With over 1,400 people at the third World-Wide Web conference held in Darmstadt, Germany April 10-14, 1995, delegates and organisers alike were left in no doubt as to the popularity and impact the Web has made in the year since the first conference.
Proceedings and Hot Topics — The event had a real "buzz" about it. As usual, the most interesting part was in the personal contacts made, the corridor discussions and the more informal aspects of the program.
Keynotes from Silicon Graphics and Alan Kay of Apple were especially thrilling. Alan Kay delivered a humorous and thought-provoking view of the development of media in general, and how the Web fits into context. He issued a warning that the technology base of HTML needs to improve dramatically – specifically through the adoption of a more sophisticated object-based architecture. He expressed fear that the WWW world is in danger of foisting an obsolete technology on the world just as IBM set back personal computers and operating systems ten years with the adoption of MS-DOS. His comments seem to be taken seriously, which in my opinion is a good sign.
The event was well-organised, although plagued with technical problems owing to limited bandwidth (we think the entire German Internet ground to a halt last week!). Apple re-announced its Apple Internet Servers; claiming to be the first non-Unix platform to offer all features normally found on Unix-based HTTP servers. The Fraunhofer Institute for Computer Graphics had a nifty WYSIWYG HTML editor for the Mac called Webtor, and SoftQuad’s HoTMetaL PRO [a much-touted HTML editor that has gotten mediocre early comments from Mac users -Adam] was available, with the Mac version just released.
Conference proceedings (and information about other Web conferences) are available online.
Several issues were hot topics for the conference, including Web security, standards and future standards (and violations thereof), HTML authoring and tools, marketing and commercialisation, localisation and foreign language materials, and semantic objects and general "objectising" of the Web. A couple specific technologies got a lot of attention, especially VRML, Silicon Graphics’ WebForce and Open Inventor, Sun Microsystems’ Hot Java, and Microsoft Network.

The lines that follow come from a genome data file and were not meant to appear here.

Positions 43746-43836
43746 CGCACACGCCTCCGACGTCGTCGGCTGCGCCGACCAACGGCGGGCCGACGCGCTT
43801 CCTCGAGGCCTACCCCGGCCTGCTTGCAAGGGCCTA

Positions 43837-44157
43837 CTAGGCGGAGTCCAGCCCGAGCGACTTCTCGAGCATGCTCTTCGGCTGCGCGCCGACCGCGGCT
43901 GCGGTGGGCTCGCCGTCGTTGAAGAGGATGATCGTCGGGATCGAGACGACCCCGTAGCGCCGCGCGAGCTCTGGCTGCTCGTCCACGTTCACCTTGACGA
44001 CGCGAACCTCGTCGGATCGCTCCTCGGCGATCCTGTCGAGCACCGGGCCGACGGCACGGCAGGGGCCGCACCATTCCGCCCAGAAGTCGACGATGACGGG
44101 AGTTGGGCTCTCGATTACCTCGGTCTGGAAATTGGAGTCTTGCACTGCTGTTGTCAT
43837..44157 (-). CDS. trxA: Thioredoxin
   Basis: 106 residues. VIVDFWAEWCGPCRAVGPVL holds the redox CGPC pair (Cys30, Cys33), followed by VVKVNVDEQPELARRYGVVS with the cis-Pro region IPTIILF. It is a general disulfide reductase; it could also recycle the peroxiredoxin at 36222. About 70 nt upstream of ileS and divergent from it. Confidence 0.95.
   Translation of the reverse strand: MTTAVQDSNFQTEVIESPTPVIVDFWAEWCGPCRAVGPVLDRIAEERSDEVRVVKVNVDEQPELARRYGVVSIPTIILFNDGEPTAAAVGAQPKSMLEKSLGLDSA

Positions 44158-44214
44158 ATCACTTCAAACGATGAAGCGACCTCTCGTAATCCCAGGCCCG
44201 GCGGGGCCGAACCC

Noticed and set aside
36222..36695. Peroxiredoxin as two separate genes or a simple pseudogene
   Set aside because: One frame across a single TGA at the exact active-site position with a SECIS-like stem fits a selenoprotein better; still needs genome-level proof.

VRML is Real — A big revelation for me was that VRML – Virtual Reality Modeling Language – is available and working today. VRML is essentially HTML expanded to three-dimensional space. The developer’s objective is "to eliminate the user interface" by creating a virtual world that users are comfortable with navigating. You want to buy some jeans? Enter the mall, walk down the corridor and enter the Levi’s factory outlet shop.
As the speaker, Mark Pesce, jokingly alluded, "it’s a bit like Doom meets home shopping." You can do nifty things like render a 3-D scene, rotate it, and find hot spots within (links to HTML are displayed in a neighboring Web browser) Best of all, you can do it all with a simple 486 and no additional hardware, and good content already exists to try it out. VRML 1.0 is to be finalised 02-May-95, with a version 1.1 in the near future. Developers hope to get a draft specification for the WWW4 conference in Boston this December.
SGI’s Open Inventor was used as the standard for the ASCII file format; however VRML does not require a Silicon Graphics machine or software for use or authoring. A Macintosh browser will allegedly be available "this summer."
Why is this cool? I will put my usual commercial slant on the picture: for businesses (like mine) which pull together virtual communities typified by members who may not even own a computer, anything that simplifies the interaction with the utterly foreign concept of "information space" is of tremendous practical benefit. I am able to create a metaphor for our user community which – if properly done – should be easier to navigate than an online menu.
Ease of use and growth are directly correlated – Mark Pesce presented compelling statistics supporting this – thus a "VR-enabled" virtual community could have a profound market advantage over one using conventional Internet tools. This is a case of gee whiz technology which could fit real business needs like a glove. A data glove, that is.
[Just to play devil’s advocate, there are many who have doubts about VRML enhancing ease of use. Some argue that the skills to navigate an onscreen 3-D environment are no more intuitive for non-computer users than a keyboard is for someone who can write but who has never typed. -Geoff]